>>JOACHIM MESSING: You cannot overstate the
impact Selman Waksman had on human health. This is the man who coined the term antibiotics. Waksman received two degrees from Rutgers.
He returned as a member of the faculty. When Waksman’s research was conducted, tuberculosis
was regarded as one of the worst pathogens in human history. The discovery of streptomycin by Waksman and
his graduate student, Albert Schatz, led to the first effective cure for tuberculosis. I met Selman Waksman once, when I was a student
attending a conference in Germany with Nobel Laureates. I would never have imagined that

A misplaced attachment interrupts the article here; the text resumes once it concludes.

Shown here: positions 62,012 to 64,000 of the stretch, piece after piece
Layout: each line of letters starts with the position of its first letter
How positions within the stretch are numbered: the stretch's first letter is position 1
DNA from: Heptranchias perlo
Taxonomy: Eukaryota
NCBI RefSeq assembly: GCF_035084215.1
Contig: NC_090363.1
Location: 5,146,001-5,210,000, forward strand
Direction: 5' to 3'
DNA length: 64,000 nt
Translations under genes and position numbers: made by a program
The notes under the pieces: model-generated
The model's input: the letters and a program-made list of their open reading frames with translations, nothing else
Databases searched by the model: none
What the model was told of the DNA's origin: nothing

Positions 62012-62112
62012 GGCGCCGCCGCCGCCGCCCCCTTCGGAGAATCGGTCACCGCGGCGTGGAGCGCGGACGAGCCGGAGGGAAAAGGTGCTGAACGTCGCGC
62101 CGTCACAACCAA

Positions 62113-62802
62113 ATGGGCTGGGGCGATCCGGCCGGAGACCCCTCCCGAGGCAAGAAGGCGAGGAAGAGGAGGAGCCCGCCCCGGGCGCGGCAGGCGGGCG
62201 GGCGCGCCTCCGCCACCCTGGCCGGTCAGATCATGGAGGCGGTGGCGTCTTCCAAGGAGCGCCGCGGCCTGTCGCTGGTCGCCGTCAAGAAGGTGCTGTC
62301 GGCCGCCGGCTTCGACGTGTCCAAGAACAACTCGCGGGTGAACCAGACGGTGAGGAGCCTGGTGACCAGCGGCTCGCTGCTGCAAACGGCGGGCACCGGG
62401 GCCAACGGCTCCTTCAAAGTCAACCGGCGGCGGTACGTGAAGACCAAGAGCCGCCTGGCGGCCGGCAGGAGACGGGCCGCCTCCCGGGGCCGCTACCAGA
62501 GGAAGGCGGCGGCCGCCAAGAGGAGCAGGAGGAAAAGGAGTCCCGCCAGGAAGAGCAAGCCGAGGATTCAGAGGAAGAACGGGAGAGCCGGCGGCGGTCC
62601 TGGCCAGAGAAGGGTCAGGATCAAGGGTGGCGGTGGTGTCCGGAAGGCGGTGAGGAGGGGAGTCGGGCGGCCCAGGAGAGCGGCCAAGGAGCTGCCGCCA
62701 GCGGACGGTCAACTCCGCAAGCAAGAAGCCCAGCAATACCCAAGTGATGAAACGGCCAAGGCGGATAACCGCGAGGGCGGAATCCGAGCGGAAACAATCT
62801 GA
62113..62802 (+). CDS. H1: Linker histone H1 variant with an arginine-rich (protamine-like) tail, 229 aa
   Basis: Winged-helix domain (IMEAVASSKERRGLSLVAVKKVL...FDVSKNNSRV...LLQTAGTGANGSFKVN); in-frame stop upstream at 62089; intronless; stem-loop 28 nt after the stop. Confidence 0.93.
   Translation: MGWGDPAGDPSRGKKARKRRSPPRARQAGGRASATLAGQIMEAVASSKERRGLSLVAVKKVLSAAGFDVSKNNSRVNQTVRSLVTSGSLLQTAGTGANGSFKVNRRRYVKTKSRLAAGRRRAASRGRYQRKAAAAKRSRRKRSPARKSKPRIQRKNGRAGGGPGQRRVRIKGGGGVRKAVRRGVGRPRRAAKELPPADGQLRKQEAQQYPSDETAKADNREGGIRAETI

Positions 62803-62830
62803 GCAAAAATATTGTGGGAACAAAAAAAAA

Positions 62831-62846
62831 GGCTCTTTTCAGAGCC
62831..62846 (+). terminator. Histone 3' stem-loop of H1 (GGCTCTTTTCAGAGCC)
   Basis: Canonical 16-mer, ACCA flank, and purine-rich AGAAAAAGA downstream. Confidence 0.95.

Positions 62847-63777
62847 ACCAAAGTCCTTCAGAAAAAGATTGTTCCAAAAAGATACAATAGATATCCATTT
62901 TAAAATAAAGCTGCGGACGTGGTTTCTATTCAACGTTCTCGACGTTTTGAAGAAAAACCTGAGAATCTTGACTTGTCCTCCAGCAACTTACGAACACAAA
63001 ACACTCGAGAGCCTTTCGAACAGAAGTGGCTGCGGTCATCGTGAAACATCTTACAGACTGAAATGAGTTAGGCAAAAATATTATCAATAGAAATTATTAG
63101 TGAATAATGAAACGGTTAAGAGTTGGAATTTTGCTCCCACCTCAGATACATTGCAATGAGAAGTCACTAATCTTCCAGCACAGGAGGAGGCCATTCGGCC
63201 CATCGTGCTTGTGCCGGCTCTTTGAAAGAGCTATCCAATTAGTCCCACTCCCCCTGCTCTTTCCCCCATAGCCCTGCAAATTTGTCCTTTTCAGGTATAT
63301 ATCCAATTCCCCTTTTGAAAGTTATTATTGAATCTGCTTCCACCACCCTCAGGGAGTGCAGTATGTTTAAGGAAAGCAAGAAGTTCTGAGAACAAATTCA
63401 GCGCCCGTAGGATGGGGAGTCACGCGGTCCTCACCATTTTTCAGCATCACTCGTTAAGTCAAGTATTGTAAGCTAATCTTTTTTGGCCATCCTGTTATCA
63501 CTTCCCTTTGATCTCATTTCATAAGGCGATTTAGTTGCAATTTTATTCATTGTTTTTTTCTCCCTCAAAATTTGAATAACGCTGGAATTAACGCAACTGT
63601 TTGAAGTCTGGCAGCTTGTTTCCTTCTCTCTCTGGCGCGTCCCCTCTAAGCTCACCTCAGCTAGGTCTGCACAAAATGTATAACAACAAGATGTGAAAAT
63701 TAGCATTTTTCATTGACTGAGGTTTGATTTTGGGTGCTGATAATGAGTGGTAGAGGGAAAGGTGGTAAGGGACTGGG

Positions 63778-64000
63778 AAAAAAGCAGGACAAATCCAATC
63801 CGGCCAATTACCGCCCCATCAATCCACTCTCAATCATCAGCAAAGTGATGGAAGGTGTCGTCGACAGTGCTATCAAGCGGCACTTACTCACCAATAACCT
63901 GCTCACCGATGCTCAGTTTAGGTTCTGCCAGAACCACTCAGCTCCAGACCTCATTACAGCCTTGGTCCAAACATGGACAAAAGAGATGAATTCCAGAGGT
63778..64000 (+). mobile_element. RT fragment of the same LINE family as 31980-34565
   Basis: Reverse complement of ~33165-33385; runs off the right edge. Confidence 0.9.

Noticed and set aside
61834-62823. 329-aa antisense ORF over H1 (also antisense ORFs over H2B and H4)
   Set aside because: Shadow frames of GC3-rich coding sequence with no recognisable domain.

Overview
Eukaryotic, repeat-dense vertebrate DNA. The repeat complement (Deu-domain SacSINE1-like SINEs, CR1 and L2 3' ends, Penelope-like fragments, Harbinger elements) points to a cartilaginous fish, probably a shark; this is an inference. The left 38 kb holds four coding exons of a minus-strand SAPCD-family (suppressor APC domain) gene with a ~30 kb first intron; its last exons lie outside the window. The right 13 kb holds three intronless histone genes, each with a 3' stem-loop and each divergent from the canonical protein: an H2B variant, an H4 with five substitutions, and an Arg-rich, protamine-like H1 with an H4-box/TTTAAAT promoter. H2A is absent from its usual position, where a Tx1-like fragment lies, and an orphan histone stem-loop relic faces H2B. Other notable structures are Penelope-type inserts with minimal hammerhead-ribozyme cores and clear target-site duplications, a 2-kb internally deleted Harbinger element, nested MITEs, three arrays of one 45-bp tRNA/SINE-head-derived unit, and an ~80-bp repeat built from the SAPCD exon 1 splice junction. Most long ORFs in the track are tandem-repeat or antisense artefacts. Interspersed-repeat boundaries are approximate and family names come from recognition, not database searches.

I would become director of the Rutgers institute that he founded. My work in molecular genetics helped lay the
foundation for the biotechnology revolution that’s essential to the understanding of
the genetic blueprint of animals, plants, and microbes. In that way, I see my work and that of the
institute as carrying on Waksman’s legacy of saving lives and serving humanity. Rutgers. Revolutionary. Revolutionary for 250 years.